Alluvial Fan Hazard Planning

What Is An Alluvial Fan?

Alluvial fans are fan-shaped deposits of sediment (rocks, wood, gravel, and mud) that form where steep mountain streams empty onto flat valley bottoms.  

What Are Alluvial Fan Hazards?

An alluvial fan is a sign that catastrophic floods, often laden with sediment and debris, have occurred in the area and will occur again. These floods and sediment-laden events can be deadly because they are violent, move rapidly (15-30 feet per second), have unpredictable paths, and happen with little to no warning. Although alluvial fan floods can happen at any time, their potential to cause severe damage increases with heavy rainfall. The most damaging alluvial fan floods happen when heavy rains fall on soil that is already saturated triggering landslides. A landslide may flow directly down the stream channel, or it may form a temporary dam, which can later fail sending a surge of water and sediment onto the valley bottom below.  

Alluvial fan debris flood damage on Canyon Creek, November 1990 (photo Bellingham Herald)

CanyonCr_flood damage resized

Alluvial Fan Hazard Planning and Risk Assessment

Whatcom County Public Works River and Flood Division works with Whatcom County Planning and Development Services and other partners to assess the risk of alluvial fan hazards to life and property in Whatcom County.  Risk assessments consider both the likelihood that a hazard, such as a flood or landslide, will happen and the consequences if it does.  Assessing risk for alluvial fans is challenging because it is difficult to determine the likelihood of an event, how large it will be, and how it will act on the alluvial fan.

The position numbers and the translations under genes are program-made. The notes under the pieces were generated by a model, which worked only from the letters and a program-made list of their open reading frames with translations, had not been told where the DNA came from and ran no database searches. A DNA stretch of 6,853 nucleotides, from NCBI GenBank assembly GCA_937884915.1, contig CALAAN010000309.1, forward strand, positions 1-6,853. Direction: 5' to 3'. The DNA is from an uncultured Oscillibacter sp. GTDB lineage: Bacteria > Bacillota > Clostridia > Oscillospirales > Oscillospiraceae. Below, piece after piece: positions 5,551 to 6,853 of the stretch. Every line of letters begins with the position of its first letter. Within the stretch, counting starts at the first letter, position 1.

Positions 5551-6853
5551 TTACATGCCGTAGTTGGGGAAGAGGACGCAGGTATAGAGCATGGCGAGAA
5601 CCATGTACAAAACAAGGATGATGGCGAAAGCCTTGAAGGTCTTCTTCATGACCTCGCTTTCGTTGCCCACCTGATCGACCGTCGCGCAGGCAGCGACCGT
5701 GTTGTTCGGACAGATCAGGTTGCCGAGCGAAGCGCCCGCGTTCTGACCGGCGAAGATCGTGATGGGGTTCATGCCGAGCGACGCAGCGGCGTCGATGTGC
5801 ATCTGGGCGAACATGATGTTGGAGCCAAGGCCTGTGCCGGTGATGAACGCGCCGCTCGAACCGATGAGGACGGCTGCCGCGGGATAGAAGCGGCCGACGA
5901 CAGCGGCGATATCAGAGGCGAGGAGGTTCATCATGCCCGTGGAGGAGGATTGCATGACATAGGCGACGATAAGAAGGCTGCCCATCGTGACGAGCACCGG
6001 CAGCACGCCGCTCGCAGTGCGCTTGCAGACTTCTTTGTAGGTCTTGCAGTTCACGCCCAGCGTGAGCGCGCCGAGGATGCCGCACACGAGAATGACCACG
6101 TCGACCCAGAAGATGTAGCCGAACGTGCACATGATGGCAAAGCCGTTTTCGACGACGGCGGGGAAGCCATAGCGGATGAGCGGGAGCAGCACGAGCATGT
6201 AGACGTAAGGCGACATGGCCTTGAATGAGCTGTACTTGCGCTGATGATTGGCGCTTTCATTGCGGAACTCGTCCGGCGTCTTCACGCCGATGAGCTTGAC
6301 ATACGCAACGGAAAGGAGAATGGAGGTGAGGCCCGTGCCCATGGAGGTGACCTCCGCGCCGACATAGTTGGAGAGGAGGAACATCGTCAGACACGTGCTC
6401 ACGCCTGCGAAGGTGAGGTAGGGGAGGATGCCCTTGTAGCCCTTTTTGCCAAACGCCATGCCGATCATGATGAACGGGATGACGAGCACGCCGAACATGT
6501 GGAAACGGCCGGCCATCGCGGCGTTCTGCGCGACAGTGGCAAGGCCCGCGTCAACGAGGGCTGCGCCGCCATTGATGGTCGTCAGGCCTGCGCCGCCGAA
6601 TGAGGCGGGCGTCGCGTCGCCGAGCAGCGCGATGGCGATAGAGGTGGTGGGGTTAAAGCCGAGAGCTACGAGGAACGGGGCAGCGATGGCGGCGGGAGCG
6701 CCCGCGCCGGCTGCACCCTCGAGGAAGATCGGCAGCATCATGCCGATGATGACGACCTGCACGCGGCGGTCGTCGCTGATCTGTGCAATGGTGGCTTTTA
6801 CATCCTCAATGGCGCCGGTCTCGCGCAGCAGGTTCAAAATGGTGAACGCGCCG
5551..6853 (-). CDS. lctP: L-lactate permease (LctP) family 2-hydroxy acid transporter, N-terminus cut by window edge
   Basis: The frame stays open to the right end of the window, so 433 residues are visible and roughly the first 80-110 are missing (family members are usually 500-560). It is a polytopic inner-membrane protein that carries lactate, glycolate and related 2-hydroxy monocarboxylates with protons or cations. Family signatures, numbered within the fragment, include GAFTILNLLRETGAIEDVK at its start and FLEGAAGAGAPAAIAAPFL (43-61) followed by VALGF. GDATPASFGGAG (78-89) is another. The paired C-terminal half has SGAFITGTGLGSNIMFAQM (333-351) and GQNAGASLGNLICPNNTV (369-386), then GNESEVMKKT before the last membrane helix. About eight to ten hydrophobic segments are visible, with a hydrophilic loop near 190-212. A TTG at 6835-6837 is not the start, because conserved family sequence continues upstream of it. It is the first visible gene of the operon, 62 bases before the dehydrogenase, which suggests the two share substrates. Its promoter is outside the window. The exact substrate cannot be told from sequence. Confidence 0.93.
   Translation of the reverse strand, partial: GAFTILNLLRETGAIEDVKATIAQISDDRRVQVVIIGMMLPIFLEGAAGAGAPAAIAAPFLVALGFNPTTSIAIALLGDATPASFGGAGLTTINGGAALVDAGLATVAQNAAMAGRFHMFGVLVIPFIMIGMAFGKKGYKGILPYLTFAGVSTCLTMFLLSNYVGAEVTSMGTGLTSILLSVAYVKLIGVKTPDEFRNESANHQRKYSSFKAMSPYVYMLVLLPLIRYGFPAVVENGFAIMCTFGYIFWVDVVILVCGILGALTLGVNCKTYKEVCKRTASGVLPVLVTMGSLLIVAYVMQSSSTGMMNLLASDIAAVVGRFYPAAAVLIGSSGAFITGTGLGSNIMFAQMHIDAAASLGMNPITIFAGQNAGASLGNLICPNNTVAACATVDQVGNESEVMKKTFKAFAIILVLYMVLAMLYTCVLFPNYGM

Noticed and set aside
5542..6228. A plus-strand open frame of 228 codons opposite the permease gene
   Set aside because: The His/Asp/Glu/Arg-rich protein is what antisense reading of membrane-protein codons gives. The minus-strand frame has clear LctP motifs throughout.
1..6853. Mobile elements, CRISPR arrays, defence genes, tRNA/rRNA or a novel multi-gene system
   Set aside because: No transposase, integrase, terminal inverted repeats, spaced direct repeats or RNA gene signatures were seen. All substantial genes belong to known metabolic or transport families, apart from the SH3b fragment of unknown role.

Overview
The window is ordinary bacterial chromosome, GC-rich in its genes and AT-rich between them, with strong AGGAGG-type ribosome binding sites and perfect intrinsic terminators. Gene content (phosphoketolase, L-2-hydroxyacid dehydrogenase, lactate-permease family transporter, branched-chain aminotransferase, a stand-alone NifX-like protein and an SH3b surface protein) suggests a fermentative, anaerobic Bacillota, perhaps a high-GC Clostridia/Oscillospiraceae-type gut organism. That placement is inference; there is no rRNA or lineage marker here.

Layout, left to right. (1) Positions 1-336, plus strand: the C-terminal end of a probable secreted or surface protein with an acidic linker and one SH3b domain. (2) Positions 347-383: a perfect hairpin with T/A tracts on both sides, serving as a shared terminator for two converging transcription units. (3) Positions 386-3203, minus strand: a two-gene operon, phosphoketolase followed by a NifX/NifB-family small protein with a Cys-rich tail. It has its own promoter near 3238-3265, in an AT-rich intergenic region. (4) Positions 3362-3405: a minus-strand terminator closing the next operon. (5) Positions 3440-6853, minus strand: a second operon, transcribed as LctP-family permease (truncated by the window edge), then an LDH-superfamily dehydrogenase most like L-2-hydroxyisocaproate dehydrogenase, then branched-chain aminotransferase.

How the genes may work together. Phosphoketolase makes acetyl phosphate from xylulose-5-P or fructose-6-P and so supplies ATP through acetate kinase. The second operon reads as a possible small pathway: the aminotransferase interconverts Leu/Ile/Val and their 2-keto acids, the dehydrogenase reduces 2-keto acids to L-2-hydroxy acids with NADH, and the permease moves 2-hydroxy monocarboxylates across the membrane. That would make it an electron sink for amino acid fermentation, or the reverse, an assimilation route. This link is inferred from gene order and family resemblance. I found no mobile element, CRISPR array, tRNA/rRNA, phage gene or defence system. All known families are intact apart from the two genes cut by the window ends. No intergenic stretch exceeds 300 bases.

Completed Alluvial Fan Risk Assessment Reports 

Note - These reports may take a long time to load due to their file size. 

Canyon Creek

Glacier & Gallup Creeks

Jones Creek

Swift Creek

Whatcom County Planning and Development Services has more information on alluvial fan hazard areas and other types of geological hazards here.

Alluvial Fan Maps

There are over 100 alluvial fans in Whatcom County, not all of which are currently mapped.  Maps of identified alluvial fans are available through the Whatcom County Planning and Development Services critical areas page. Even small streams exiting the mountains onto a valley bottom can form an alluvial fan. Over the next few years, Whatcom County will be working with the Washington State Department of Natural Resources (WDNR) to prepare a more comprehensive map of alluvial fans and landslides using recently acquired lidar data. Lidar is a laser-based technology that allows the user to virtually remove surface vegetation to more clearly see and accurately map landforms. View current lidar images available through the WDNR.

Lidar map showing some of the larger alluvial fans in western Whatcom County

WC alluvial fans map resized sm

What Can You Do?

Whatcom County residents can take action to plan and prepare for alluvial fan hazards.

  • Plan - Consider alluvial fan hazards in your decision-making when buying a home or undeveloped property.
  • Prepare - Know what to expect and what to do in the event of an alluvial fan flood.
  • Pay Attention - Heavy rainfall is the most common cause of alluvial fan flood events.
  • Respond - Implement your plan when needed.
  • Recover - Flood insurance is available through FEMA; consider buying it when needed.  Visit our flood insurance page for more information.